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Series was developed in 2018 - 2019 when my partner at that time was working nightshifts 6 days per week. When I was awake he was sleeping but when I was falling asleep he was gone. Since we rarely met I decided to photograph him during his sleep and did this for around a year. It was a strange kind of communication. I was also keeping a diary registering very precise and short notes about our schedules or important events. This work was exhibited at gallery ALMA (Riga, Latvia) and also in the group show of Latvian female photographers "As she sees it" in the Pallas gallery (Tartu, Estonia). The group show started right before the museums were closed because of Covid-19 and so the gallery made a virtual tour. You can enjoy it here.

Text about these series written by Tomass Pārups

As a consequence of the male gaze, women are often represented in portrait photography as creatures that are simultaneously passive and desirable, both exalted and detached from reality. Entirely intimate series of documentary photos are likewise imbued with artists’ desires to see women as objects of erotic fantasy, which suggests an inability on the part of photographers to hide their physical interest in the subjects of their photographs. There are many cases of an artist—a man—photographing his partner—a woman. Vika Eksta’s series of works P. reverses these familiar gender roles, countering the male gaze.

The man visible in the photographs, the artist’s partner, agreed to be photographed asleep, thus excluding any possibility that he could control his bodily movements or pose for the camera. This setting leaves him helpless and vulnerable, while Eksta becomes an observer, documenting her model without him being aware of it.

Despite the differing states of consciousness of the persons involved, these photographs represent a peculiar form of communication. At the time of their making, the man visible in the images, P., worked a night shift on average six days a week and spent his time at home either asleep or drowsy. This work schedule—and hence the process of taking photographs—lasted for one year. The documentation of a fraught, unconventional togetherness also possesses a therapeutic function, since the taking of photographs allowed the author to keep in touch with a person who at the time was unable to participate in direct communication.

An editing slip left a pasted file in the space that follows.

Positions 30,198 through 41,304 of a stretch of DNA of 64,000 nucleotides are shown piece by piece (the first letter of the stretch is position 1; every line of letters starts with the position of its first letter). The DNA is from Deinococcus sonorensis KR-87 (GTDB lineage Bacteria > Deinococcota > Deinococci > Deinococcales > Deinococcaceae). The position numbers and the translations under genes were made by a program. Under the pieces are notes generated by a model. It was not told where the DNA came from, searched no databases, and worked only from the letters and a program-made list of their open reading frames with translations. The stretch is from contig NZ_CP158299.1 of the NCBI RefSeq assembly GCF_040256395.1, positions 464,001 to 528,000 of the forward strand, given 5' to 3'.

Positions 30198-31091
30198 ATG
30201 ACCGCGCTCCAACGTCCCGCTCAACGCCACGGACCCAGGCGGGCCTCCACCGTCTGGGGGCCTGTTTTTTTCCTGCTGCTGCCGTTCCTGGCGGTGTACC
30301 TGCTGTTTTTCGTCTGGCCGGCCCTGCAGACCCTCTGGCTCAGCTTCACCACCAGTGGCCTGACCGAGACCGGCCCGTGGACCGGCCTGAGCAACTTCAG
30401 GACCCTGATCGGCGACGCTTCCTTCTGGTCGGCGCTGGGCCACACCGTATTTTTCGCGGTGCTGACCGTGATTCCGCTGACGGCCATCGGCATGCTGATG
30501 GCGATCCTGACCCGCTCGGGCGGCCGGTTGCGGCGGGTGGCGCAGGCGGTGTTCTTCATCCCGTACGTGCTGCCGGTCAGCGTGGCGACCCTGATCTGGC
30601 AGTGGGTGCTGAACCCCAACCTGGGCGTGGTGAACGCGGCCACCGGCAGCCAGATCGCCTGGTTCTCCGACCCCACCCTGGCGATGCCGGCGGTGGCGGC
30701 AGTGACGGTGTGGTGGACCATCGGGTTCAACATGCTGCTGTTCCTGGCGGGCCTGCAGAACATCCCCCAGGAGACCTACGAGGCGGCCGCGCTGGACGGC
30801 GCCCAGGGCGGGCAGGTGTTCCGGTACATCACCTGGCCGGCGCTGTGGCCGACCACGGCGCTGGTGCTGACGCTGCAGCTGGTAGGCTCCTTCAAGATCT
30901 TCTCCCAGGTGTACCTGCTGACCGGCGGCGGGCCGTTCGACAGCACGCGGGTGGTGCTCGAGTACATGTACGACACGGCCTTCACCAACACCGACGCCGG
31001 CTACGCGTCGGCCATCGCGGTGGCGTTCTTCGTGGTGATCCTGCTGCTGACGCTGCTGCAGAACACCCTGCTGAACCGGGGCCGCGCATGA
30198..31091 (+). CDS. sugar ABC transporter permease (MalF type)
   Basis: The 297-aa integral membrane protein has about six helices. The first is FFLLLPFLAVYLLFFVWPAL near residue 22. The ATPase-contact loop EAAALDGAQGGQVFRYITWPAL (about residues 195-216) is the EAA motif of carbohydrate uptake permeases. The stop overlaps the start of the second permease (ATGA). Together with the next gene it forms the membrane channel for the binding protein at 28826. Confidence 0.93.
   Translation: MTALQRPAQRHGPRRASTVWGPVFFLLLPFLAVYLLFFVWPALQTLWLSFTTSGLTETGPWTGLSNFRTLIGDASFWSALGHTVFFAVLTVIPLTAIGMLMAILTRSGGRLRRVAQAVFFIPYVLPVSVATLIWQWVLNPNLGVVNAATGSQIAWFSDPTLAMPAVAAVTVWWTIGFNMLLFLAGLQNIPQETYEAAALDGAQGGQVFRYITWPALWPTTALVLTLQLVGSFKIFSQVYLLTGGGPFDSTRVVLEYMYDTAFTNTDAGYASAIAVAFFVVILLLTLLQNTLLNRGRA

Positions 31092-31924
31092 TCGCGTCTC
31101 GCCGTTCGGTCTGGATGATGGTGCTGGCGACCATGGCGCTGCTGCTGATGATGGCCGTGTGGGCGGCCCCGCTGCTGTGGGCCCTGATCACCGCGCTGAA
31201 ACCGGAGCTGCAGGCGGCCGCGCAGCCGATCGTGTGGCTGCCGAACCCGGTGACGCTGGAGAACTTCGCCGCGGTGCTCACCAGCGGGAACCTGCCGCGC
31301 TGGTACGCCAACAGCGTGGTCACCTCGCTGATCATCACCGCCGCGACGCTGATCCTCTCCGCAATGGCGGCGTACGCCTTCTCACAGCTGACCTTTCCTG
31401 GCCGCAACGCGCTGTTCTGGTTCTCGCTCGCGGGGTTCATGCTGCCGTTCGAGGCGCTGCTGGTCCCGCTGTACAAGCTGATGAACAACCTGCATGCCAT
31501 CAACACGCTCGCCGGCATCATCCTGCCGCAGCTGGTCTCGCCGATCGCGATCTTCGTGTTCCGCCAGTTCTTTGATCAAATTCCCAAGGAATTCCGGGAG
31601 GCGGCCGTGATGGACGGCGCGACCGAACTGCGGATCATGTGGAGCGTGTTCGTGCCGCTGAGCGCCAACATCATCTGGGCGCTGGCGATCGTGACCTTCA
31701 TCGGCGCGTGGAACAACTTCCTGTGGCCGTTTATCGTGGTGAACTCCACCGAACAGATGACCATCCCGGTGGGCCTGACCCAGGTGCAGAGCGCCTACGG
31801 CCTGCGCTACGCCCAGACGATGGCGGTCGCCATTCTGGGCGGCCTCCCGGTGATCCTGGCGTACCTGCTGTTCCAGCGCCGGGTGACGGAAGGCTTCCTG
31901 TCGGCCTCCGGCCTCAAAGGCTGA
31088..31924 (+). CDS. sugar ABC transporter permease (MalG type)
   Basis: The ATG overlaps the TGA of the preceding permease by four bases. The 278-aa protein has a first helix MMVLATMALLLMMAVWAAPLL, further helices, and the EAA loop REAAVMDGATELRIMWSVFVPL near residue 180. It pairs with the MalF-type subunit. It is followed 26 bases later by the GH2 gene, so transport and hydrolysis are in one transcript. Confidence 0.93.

The photographs in the exhibition are complemented by entries from Eksta’s diary. These record P.’s daily routine—his work schedule, the time he spent sleeping—and her own reflections on what was happening. P. is a visual study of the influence of working night shifts on the rhythm of a person’s daily life. This study also highlights the question of sleep as an intermediary, facilitating communication between the persons involved but also distancing the model from the photographer. Owing to the distance created by sleep and the difference in their daily rhythms, in the process of documentation Eksta became a voyeur.

This series of works brings to mind not only the separation of gender roles in contemporary photography and the possibilities for communication between people in various states of togetherness, but also the image itself. Specifically, our attention is drawn to the over-saturation of images, which dominates today. Inevitably, a variety of associations arise that in fact have nothing to do with what is shown. The artist, possibly unconsciously, has depicted her sleeping model in such a way that her close framings begin to resemble baroque paintings. The spontaneous positions taken up by the model during sleep appear to be staged, if only because in taking these photographs it seems that Eksta has not only been concerned with documentary directness. The half-naked body draped in bedsheets is entirely relaxed and uncontrolled, but at the same time, P.’s positions resemble those found in stylised compositions in painting. This association arises from thinking specifically about the photographer’s gaze and its unconcealable interest.

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